Fall detector  A built-in sensor that automatically detects when the user has fallen and is motionless, triggering a pre-recorded alert message to be sent to a list of contacts.

Feature phone  The general term to describe phones that aren’t smartphones.

Femtocells provide mobile phone signal coverage in weak signal areas. In effect small transmitters, they connect to the phone network via broadband. Vodafone is currently the main UK supplier with its Sure Signal technology.

Frequency  See dual-band, tri-band and quad-band.

GB Gigabytes - a measurement of memory storage. 1GB is equivalent to 1024 MB. See also MB.

GPS Global Positioning System- technology which uses satellites to determine the location of your phone/device.

GPRS  General Packet Radio Service. Lets you download quickly to your phone. Unlike WAP over GSM, GPRS is always on and you are only charged for the volume of data you use instead of the time you are using the service.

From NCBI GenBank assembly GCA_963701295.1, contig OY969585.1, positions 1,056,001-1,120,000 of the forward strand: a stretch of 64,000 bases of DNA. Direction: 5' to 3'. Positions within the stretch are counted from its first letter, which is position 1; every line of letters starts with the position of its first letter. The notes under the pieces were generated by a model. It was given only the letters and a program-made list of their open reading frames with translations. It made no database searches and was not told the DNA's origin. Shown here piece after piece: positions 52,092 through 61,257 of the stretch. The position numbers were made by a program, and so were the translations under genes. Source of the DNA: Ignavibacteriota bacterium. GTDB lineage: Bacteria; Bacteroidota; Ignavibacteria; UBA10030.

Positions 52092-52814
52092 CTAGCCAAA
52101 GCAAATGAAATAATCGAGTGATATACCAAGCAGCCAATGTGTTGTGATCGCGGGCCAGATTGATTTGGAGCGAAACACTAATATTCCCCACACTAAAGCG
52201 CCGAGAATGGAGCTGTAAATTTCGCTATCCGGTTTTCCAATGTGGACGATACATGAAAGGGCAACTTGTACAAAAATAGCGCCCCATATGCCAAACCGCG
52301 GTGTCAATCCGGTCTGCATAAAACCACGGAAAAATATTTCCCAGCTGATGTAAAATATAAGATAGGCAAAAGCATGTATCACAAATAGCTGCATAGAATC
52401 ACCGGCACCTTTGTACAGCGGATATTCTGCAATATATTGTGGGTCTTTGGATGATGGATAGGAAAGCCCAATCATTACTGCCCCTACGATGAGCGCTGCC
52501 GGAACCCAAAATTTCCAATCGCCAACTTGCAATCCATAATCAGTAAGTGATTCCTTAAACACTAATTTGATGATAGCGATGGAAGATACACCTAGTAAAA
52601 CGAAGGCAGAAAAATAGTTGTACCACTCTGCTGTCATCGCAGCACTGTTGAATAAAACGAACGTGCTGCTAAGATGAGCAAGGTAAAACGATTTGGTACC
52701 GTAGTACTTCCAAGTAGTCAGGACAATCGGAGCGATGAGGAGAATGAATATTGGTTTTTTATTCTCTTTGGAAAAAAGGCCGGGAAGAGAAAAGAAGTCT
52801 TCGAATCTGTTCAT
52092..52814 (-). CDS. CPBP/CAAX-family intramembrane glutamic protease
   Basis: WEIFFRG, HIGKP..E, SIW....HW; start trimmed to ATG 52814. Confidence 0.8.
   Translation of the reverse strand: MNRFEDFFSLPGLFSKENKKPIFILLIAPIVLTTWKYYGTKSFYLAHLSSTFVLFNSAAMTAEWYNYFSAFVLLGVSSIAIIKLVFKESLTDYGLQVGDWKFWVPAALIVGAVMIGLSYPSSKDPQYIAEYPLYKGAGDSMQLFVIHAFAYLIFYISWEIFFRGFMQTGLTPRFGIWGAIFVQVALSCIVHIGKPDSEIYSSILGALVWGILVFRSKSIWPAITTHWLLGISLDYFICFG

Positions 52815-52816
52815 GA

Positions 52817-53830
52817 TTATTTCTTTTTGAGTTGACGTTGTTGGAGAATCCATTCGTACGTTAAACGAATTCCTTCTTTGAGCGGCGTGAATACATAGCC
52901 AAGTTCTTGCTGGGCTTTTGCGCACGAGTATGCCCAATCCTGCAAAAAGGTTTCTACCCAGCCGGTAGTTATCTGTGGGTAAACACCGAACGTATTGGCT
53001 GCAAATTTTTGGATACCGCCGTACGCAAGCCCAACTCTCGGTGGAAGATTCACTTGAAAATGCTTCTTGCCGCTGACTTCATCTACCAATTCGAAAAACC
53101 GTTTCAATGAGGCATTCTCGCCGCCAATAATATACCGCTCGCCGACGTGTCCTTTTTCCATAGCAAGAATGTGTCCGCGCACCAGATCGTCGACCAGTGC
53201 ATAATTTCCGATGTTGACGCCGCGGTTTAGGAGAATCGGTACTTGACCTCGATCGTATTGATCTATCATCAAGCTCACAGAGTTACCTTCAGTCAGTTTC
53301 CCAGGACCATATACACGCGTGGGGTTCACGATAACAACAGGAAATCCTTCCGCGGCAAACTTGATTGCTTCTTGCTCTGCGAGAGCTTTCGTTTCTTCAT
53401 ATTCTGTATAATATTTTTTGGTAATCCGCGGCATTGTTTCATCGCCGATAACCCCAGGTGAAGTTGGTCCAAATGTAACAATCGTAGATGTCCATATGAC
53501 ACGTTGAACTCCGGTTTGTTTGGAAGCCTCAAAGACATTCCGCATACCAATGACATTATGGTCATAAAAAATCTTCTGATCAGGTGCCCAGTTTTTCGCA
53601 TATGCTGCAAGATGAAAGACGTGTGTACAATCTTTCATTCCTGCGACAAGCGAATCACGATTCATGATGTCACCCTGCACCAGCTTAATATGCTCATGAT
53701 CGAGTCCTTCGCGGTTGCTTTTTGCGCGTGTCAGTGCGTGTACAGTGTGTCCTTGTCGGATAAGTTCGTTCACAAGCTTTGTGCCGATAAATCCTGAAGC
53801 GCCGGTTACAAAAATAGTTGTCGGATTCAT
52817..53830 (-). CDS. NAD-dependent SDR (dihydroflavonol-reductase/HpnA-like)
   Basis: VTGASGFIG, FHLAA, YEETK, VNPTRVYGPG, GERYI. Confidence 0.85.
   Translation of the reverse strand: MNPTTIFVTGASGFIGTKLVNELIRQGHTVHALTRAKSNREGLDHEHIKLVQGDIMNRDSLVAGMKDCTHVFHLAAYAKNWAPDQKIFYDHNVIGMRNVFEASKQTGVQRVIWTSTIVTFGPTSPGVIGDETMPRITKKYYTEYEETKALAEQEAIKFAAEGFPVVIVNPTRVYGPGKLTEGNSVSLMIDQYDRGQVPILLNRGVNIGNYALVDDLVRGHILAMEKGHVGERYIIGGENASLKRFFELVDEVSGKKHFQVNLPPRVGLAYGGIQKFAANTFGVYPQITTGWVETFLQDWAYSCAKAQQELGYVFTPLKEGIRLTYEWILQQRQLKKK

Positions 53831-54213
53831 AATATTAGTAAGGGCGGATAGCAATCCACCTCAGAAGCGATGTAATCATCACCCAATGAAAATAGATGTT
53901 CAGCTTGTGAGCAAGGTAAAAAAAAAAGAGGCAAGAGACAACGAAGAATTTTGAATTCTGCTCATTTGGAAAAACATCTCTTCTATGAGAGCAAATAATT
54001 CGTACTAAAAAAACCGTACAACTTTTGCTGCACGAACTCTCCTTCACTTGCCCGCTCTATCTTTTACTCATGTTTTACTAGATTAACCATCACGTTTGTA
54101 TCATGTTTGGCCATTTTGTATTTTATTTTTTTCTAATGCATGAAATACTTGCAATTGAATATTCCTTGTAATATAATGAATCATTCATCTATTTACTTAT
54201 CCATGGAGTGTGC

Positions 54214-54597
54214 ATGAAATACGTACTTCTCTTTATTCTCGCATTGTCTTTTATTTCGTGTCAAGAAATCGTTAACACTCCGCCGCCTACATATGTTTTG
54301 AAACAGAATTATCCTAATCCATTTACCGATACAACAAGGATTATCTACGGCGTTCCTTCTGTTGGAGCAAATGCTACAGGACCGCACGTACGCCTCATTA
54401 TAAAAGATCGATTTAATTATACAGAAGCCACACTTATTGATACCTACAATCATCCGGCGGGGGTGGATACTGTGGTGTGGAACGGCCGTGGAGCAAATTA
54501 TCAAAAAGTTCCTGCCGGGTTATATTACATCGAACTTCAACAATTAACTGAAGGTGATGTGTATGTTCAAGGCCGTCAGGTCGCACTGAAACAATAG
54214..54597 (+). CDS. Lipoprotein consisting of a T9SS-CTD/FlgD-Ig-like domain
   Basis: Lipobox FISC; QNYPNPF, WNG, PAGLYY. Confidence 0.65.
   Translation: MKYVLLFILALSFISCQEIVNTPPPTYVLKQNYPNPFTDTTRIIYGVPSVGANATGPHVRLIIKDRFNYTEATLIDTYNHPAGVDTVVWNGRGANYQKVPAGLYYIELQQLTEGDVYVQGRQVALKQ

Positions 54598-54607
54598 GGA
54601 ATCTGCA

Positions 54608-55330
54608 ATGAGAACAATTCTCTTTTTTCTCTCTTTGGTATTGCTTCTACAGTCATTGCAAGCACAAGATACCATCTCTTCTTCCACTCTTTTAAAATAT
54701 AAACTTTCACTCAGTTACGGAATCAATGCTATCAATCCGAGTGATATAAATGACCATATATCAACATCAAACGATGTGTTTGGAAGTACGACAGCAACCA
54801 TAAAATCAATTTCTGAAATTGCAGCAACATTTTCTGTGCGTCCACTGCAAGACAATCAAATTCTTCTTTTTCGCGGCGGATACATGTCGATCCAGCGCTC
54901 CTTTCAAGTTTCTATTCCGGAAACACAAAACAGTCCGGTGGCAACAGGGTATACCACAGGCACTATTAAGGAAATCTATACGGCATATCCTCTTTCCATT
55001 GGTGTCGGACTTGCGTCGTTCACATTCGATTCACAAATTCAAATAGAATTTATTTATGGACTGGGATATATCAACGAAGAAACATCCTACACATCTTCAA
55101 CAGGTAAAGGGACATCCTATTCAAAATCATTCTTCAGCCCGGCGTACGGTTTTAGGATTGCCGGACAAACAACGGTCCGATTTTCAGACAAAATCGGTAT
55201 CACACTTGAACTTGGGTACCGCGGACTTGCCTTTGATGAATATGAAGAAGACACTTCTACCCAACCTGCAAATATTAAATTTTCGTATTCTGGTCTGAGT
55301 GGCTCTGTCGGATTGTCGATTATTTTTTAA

GSM  Global System for Mobile Communications. A digital mobile phone communications standard used throughout Europe, and elsewhere around the world.

HAC  Hearing Aid Compatible. There are two sets of standards: an ‘M’ rating for acoustic coupling with hearing aids that do not operate in telecoil mode, and a ‘T’ rating for magnetic coupling with hearing aids operating in telecoil mode. A phone is considered hearing aid compatible for acoustic coupling if it has an ‘M3’ or ‘M4’ rating, and for magnetic coupling if it has a ‘T3’ or ‘T4’ rating. M4/T4 is the best possible HAC rating.

Handset  Another term for a phone.

Handsfree A safety feature that allows you to talk/use your phone without holding your phone, mostly used by drivers. Usually involves a separate accessory such as a Bluetooth earpiece. See also Speakerphone and Voice Dialling.

Haptic   Haptic feedback is usually in the form of vibration when you press a key or operate a function.

HD High Definition- An optical system that can produce images in higher resolution than standard. With mobile phones, HD usually refers to the quality of video recording. To be classified as HD, video quality must be 720p or 1080p (1280 x 720 pixels or 1920 x 1080 pixels screen resolution).